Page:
After winning Wednesday’s opening Airmarine Cup match at Shah Alam Stadium, Lions coach Nazri Nasir humbly went on his knees, kissed the turf and offered prayers.

During the post-game locker room huddle, he rightly gave his players a celebratory pep-talk, congratulating them for rising to the occasion and showing themselves to be “perfect football ambassadors for Singapore”.

He said all the “discipline during practice and regular season was to get them ready to win this game”, and that they were going to party and enjoy the moment. But before dismissing them, he told the team to pray in their respective ways because offering blessings to the Almighty matters a lot in football, or for the matter, any sports, or in any matter of life.

I could feel tears streaming down his face as the 48-year-old newly-minted national coach told me in a long-distance telephone interview: (In Malay) “Shukor, Shukor. Shukor!”

“I’m so proud of the spirit of the players, They were so personally demanding in wanting to perform and wanting to prove themselves in this big match. Quite honestly, I would have been happy with a draw as I only had 48 hours of makeshift preparation,” says Nazri, the captain of the Lions from 1997 to 2003, who led Singapore to the 1998 AFF Championship title.

“Full credit to the players. They rose to the occasion, after pre-match prayers and believed in their individual and team-spirit. They caught Malaysia with a late sucker-punch goal and held on for a very significant win every Singaporean can be proud of.” 


Next match will be Saturday’s final against Oman, ranked FIFA No 90 and coached by Dutch legend Erwin Koeman. But Nazri is not overawed and daringly says he intends to give the “younger players a big break to play”.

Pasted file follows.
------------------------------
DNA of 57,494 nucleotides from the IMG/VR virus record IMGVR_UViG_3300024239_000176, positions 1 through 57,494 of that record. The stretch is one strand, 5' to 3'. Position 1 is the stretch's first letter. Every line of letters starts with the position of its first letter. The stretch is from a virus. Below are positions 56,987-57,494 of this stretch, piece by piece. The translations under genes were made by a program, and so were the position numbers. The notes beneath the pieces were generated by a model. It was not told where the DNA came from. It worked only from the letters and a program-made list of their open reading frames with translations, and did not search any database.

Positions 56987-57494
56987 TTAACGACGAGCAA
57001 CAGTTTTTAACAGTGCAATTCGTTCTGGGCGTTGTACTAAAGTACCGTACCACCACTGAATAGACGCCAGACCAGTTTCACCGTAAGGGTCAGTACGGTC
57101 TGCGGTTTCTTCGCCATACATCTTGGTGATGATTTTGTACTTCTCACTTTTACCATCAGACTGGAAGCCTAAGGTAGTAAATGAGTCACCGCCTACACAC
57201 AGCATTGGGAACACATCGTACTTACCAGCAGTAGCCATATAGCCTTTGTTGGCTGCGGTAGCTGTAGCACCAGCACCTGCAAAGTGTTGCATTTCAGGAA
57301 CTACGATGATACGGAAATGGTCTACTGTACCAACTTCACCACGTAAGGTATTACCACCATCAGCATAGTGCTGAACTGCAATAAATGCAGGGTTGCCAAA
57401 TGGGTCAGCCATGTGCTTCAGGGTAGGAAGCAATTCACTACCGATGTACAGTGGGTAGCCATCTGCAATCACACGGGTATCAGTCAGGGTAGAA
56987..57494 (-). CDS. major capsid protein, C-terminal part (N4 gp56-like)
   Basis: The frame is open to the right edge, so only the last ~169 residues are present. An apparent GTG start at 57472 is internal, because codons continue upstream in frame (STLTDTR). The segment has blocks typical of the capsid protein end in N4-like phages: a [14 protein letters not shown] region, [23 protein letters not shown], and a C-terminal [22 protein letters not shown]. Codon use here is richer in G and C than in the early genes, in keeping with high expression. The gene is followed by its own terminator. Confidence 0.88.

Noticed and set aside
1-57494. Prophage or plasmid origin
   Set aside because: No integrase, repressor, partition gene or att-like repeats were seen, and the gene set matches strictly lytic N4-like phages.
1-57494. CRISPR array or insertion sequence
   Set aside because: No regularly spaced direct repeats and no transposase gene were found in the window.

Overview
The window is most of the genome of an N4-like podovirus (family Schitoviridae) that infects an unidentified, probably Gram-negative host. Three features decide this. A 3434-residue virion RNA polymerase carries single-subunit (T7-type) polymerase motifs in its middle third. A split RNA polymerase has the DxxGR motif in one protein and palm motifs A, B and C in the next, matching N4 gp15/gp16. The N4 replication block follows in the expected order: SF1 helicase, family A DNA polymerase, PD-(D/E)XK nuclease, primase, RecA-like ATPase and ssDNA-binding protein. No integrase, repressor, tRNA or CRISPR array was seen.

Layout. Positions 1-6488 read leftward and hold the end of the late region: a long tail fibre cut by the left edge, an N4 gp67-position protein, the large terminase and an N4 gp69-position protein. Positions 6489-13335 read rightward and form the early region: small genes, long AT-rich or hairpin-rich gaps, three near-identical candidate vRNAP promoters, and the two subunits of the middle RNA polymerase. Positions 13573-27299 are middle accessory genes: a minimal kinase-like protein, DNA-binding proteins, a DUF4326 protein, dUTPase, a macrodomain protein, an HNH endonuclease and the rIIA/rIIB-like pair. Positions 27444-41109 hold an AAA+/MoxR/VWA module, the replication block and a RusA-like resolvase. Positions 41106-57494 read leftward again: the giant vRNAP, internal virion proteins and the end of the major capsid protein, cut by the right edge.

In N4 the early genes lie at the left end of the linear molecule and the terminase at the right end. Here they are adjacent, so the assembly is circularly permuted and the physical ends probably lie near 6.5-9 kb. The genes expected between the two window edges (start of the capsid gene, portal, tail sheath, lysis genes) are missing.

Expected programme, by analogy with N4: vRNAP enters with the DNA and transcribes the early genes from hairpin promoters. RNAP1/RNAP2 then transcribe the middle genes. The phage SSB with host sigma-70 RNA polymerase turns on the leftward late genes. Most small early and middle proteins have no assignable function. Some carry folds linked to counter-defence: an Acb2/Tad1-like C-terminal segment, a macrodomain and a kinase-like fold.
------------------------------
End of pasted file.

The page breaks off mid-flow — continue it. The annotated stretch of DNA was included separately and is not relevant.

“I will be bold to give fresher players a chance to prove themselves. The commitment of the Lions are unbelievable and they’re just raring to go, especially those on the bench. I’ll bravely give them a shot against Asian-class Oman, who thrashed Afghanistan 5-0 in the opening match.”

End of the day, Nazri, who was inducted into the FIFA Century Club in June 2007 after he retired as Lions skipper, wants to restore football credibility. He says: “Let’s have faith in Singapore football. Now’s the time to rise up the ladder with a bunch of hardworking and disciplined players with the ‘semangat’ spirit to move up the ranking.”

The solitary late match-winner in the 82nd minute, ironically, came off the boots of Hougang United striker Faris Ramli, who played for Malaysian Super League side PKNS last season, courtesy of a smart-thinking Khairul Amri Kamal’s defence splitting pass.

FAS Council member and former international goalkeeper Yakob Hashim, who played in the 1984 Asian Cup, praised the FAS for “taking a bold step to give Nazri a chance”. He says: “I’ve said many times that a home-grown coach can do the job if he’s given the right support. It’s just not about Fandi (Ahmad) only. We must now further groom Nazri for the next chapter.”

Former Lions skipper Razali Saad, also a FAS Exco Council Member who skippered the Lions from  1986-88 with 53 ‘A’ international caps, saluted Nazri: “When your back is against the wall with only two days to prepare for the opening match, he psyched the Lions to rise above themselves. Prayers, luck, whatever, the players gave their best shots because they wanted to prove a big point.”

Robert Lim, the former Lions assistant coach in the 1990s, acknowledged that Nazri Nasir’s Lions were “able to take the bulls by their horns in the Tigers’ den and came out victorious to do us proud”. He says: “Playing against Malaysia is much more than just football. Based on Malaysia’s performance in the last Suzuki Cup, the Lions had a gigantic task in their hands.